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7 Body Language Mistakes to Avoid at Your Next Interview

7 Body Language Mistakes to Avoid at Your Next Interview

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Your perfectly crafted resume and flawless cover letter have landed you an interview. 

You’ve perfected responses to the toughest questions that you think may be asked, and you’re heading to the interview (or waiting in the zoom call lobby) confident that you’re a strong candidate for the position. Don’t let bad body language cost you the job!

The expression “it’s not what you say, it’s what you do” is never truer than in a job interview. Take note and be sure to avoid these body language blunders at your next job interview.​


Not walking the walk

According to body language expert Patti Wood, interviewers often make a hiring judgment within the first 10 seconds of meeting their candidate. That means you’re being judged before you’ve even uttered your first word. So, it’s vital to be aware of what your body is saying from the moment you step through the door.

Portray confidence by walking into the room with your shoulders pulled back and your neck elongated. Walking directly toward your interviewer with every body part pointing in their direction, make eye contact with them, engage them with a smile, and you’ll make a great first impression. Remember, you've been picked to have an interview because the hiring manager thinks you're worth talking to. So, don't doubt your abilities!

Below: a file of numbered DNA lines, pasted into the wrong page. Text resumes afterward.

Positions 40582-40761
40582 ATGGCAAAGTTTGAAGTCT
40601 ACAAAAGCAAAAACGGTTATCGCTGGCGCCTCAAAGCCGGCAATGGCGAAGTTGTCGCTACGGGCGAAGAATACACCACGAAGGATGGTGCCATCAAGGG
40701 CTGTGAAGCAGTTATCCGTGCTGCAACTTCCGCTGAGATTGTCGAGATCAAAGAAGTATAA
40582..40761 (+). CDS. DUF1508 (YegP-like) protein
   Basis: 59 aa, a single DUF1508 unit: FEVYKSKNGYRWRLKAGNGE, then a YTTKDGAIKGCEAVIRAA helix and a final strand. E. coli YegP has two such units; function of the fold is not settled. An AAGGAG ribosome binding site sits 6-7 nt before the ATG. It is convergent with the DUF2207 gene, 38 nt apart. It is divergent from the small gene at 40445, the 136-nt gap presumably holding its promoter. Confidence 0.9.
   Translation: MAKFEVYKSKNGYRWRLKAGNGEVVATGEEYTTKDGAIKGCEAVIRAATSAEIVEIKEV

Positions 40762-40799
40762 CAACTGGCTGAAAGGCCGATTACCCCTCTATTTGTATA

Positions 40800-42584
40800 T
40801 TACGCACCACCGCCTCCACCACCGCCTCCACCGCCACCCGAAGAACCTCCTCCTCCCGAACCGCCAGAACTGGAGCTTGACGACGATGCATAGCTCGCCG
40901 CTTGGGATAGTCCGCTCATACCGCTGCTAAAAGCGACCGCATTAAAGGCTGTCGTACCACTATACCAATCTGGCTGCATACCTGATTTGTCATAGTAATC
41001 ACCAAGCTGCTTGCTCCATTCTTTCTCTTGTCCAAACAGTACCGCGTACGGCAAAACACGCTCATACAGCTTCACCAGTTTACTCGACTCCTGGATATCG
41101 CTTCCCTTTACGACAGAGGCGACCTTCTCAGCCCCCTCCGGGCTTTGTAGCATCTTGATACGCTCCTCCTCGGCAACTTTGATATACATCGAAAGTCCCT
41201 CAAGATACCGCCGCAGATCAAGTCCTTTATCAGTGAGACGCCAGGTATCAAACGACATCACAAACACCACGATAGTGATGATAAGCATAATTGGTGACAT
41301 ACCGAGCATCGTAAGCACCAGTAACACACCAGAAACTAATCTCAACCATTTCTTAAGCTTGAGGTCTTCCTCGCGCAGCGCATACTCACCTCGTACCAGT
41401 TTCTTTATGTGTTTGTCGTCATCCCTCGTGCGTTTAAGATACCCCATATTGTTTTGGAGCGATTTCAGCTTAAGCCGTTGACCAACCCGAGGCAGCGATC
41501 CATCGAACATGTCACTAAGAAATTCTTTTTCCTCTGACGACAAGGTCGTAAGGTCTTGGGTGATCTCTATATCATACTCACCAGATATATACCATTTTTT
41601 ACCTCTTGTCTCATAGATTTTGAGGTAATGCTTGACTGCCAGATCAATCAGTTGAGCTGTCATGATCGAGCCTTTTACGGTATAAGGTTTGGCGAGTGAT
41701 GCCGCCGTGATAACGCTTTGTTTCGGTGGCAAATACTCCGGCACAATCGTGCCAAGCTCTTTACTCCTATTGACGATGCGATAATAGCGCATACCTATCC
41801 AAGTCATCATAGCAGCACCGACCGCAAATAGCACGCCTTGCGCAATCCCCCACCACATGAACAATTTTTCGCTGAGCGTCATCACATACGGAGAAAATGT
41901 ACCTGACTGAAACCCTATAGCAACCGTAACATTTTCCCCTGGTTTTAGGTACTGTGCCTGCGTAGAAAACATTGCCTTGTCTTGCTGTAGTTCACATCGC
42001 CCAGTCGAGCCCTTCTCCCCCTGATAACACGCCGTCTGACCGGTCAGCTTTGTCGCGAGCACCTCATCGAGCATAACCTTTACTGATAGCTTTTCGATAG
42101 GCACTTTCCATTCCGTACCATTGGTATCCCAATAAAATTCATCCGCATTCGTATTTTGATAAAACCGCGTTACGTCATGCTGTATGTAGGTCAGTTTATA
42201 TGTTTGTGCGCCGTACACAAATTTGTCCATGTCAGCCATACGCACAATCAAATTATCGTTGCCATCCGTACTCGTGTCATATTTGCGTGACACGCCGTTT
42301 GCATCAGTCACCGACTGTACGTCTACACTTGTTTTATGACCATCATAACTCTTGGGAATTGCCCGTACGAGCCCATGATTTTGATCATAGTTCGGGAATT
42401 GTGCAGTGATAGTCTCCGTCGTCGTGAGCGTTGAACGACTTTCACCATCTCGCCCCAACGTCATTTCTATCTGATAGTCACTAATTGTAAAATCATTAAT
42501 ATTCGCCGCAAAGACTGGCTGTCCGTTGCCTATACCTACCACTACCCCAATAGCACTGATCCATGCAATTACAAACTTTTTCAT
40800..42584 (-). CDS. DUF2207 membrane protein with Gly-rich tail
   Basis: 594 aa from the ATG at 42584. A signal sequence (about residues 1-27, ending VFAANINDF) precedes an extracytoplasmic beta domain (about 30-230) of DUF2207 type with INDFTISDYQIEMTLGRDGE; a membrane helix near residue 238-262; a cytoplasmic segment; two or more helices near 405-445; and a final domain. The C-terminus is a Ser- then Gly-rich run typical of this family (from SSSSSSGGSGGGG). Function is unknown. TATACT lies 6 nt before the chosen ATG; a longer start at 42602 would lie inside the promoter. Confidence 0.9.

Bonus Tip: Video Interviews

Adjust your desk and chair so that you are sitting directly in front of the camera. Make sure the interviewer is looking at you can look at you straight on by having the camera directly in front of you rather than above or on the side. You want to make sure the screen that you're looking at is the screen that the camera is on otherwise it will look like you're looking somewhere else and not paying complete attention.


Ineffective handshake (when we can shake hands again)

It may seem old fashioned, but a handshake can impact how hiring managers perceive you. Too firm and you run the risk of appearing arrogant or over-confident; too weak and you risk looking like you lack determination. Before shaking hands with the hiring manager, make eye contact and smile at them. Follow their lead and only apply as much pressure as he or she does.

At the end of the interview, add a few nice words such as, "Thanks for taking the time to meet with me" or "I look forward to hearing back from you".

Bonus Tip: Video Interviews

Even if you're not meeting face-to-face, you should still be greeting your interviewer and ending the interview by saying thanks.

Poor posture

Posture is an integral part of nonverbal conversation. If you slouch, you run the risk of looking a little too relaxed and may portray a casual, not bothered attitude. But similarly, sitting rigid with your fists tightly clutched in your lap, makes you look too stiff and nervous. Neither of which make a very good impression on the hiring manager.

At an interview, sit firmly and lean your back straight against the chair as a signal of assurance and confidence. As the conversation progresses, you can lean in slightly to show that you’re engaged. 

If you're having a bit of trouble with your nerves, this tip may actually help you. Many studies have shown that you can trick your brain into thinking you're confident if you show it with your body.

Bonus Tip: Video Interviews

Following on from the first tip, make sure you don't have to hunch to look at the screen. It may help to put something under the screen to lift it up higher. Do a practice video call if you're unsure of how you look on camera or how your set-up performs.